The main use-case of the device is to help you recover easily from a failed BIOS upgrade (either due to using an incorrect BIOS image, due to power outages during the flashing progress, or whatever). The device only supports SPI chips, as used in recent mainboards (in DIP-8 form factor, or via manual wiring possibly also soldered-in SO-8 variants). It can identify, read, erase, or write the chips.
Of course the whole "toolchain" of software tools I used for creating the hardware is open-source, and the hardware itself (schematics and PCB layouts) are freely released under a Creative Commons license (i.e., it's an "Open Hardware" device). The user-space source code is part of flashrom (GPL, version 2), the schematics and PCB layouts are licensed under the CC-BY-SA 3.0 license and were created using the open-source Kicad EDA suite (GPL, version 2).
The schematics, PCB layouts, and other material is available from gitorious:
$ git clone git://gitorious.org/openbiosprog/openbiosprog-spi.git
You can also download the final Gerber files (ZIP) for viewing them, or sending them to a PCB manufacturer.
Some more design notes:
Basic usage example of the device on Linux (or other OSes supported by flashrom):
$ flashrom -p ft2232_spi:type=2232H,port=A -r backup.bin (reads the current chip contents into a file)
Over at the main projects page of openbiosprog-spi at
I have put up a lot more photos and information such as the bill of materials, the Kicad settings I used for creating the PCBs, the Gerber files and the Excellon drill files and so on.
The first few prototype boards I ordered at PCB-POOL.COM (but you can use any other PCB manufacturer of course), the bill of materials (BOM) lists the Mouser and CSD electronics part numbers and prices, but you can also buy the stuff elsewhere, of course (Digikey, Farnell, whatever).
I already hand-soldered one or two prototypes and tested the device. Both hardware and software worked fine basically, you just need a small one-liner patch to fix an issue in flashrom, but that should be merged upstream soonish.
In order to make it easy for interested users to get the PCBs I'll probably make them available in the BatchPCB Market Place soonish, so you can easily order them from there (you do still need to solder the components though). Note: I'm not making any money off of this, this is a pure hobby project.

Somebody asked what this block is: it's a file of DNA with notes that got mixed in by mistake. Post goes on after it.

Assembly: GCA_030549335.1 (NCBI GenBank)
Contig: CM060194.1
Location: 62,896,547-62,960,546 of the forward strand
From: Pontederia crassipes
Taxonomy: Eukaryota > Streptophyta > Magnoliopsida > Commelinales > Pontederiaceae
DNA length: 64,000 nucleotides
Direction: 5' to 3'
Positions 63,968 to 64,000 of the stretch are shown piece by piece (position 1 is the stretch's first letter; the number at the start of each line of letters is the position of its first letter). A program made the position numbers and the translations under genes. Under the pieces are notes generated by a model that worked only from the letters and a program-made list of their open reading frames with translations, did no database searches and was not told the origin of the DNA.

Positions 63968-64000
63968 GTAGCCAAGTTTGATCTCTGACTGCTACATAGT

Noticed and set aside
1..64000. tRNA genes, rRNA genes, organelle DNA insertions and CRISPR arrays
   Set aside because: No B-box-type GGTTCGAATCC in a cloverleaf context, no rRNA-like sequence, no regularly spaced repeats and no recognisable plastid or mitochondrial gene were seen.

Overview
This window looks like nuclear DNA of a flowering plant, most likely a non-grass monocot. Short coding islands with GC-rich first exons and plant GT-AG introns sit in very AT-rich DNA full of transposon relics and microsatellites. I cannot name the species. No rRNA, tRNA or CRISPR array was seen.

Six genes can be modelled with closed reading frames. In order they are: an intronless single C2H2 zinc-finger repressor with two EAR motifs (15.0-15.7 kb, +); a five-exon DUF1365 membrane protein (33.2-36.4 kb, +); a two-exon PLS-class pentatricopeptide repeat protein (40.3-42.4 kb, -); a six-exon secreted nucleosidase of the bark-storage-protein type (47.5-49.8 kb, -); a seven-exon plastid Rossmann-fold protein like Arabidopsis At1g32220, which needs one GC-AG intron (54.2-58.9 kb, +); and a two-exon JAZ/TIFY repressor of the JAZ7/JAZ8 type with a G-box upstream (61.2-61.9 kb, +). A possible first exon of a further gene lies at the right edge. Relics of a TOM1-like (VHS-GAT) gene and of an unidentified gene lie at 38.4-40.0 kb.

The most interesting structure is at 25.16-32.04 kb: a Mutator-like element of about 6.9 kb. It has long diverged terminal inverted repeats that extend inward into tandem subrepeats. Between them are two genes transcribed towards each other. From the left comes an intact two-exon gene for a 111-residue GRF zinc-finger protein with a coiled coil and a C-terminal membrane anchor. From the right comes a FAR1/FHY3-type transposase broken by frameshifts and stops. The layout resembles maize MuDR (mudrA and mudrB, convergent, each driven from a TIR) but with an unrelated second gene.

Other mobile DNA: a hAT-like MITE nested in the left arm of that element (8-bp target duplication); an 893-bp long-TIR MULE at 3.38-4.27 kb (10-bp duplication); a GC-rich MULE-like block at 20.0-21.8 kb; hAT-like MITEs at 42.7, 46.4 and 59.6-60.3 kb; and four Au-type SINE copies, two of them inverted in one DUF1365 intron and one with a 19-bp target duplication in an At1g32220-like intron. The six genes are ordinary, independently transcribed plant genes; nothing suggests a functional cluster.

All in all I have to say that this was a really fun little project, and a useful one too. This was my first hardware project using Kicad (I used gEDA/PCB, also an open-source EDA toolsuite, for another small project) and I must say it worked very nicely. I didn't even have to read any manual really, it was all pretty intuitive. Please consider not using Eagle (or other closed-source PCB software) for your next Open Hardware project, there are at least two viable open-source options (Kicad, gEDA/PCB) which both work just fine.
I've just updated my DIY secure pseudo-DDNS setup using ssh article/HOWTO a bit, in order to make it simpler to set up (no more extra scripts required) and a bit more secure (by using command= and no-port-forwarding,no-X11-forwarding,no-agent-forwarding in the /home/user/.ssh/authorized_keys file, for instance).
If you've considered employing such as solution please revisit the article for updated instructions.
Here's a quick HOWTO for setting up your own secure pseudo-dynamic DNS (DDNS) server.
It's not a "real" DDNS service, i.e. you won't be able to use standard DNS tools or protocols to talk to the server, but it covers 98% of all functionality I expect from a service such as DynDNS or similar ones: It tells me the IP address of a certain box which doesn't have a static IP address (e.g. my home-server).
On the homeserver:
5,15,25,35,45,55 * * * * user ssh -x user@publicserver ls
On the publicserver:
command="echo $SSH_CLIENT | cut -d \" \" -f 1 > /home/user/homeserverip.txt && chmod 644 /home/user/homeserverip.txt",no-port-forwarding,no-X11-forwarding,no-agent-forwarding ssh-rsa AAAAAAAAAA...AAAAAAA user@homeserver
So to summarize: the homeserver's user simply executes the above commands on the remote publicserver, which in turn abuses the $SSH_CLIENT environment variable which contains the public IP the ssh connection was coming from (which is exactly what we're looking for). We store that IP in the homeserverip.txt file, which will always contain the latest-known IP address of the homeserver (because of the cronjob).
You can now retrieve the current IP address of your homeserver easily from anywhere (e.g. from your laptop when you're in another, possibly hostile network) in order to connect to your homeserver:
$ ssh -x otheruser@publicserver cat /home/user/homeserverip.txt
To make this a bit more convenient you can add a shell alias (e.g. into ~/.bashrc):
alias homeserverip='ssh -x otheruser@publicserver cat /home/user/homeserverip.txt'
Or, to conveniently login to your homeserver as johndoe:
alias homeserverlogin='ssh -x johndoe@`ssh -x otheruser@publicserver cat /home/user/homeserverip.txt`'
This may not be the most elegant solution, and it has a number of drawbacks when compared to services such as DynDNS, but it's sufficient for me and it also has some advantages:
Personally I'm currently using this mechanism for two things, more might follow:
So far it works pretty nicely.
Update 2008-06-24: Various fixes and simplifications. SSH key must be password-less. Don't run cronjob once per minute, that's overkill.
Update 2008-07-02: Simplify setup by removing the need for extra scripts. Limit the commands the user can perform via ssh in the authorized_keys file. Make the RSA keys 4096 bits strong.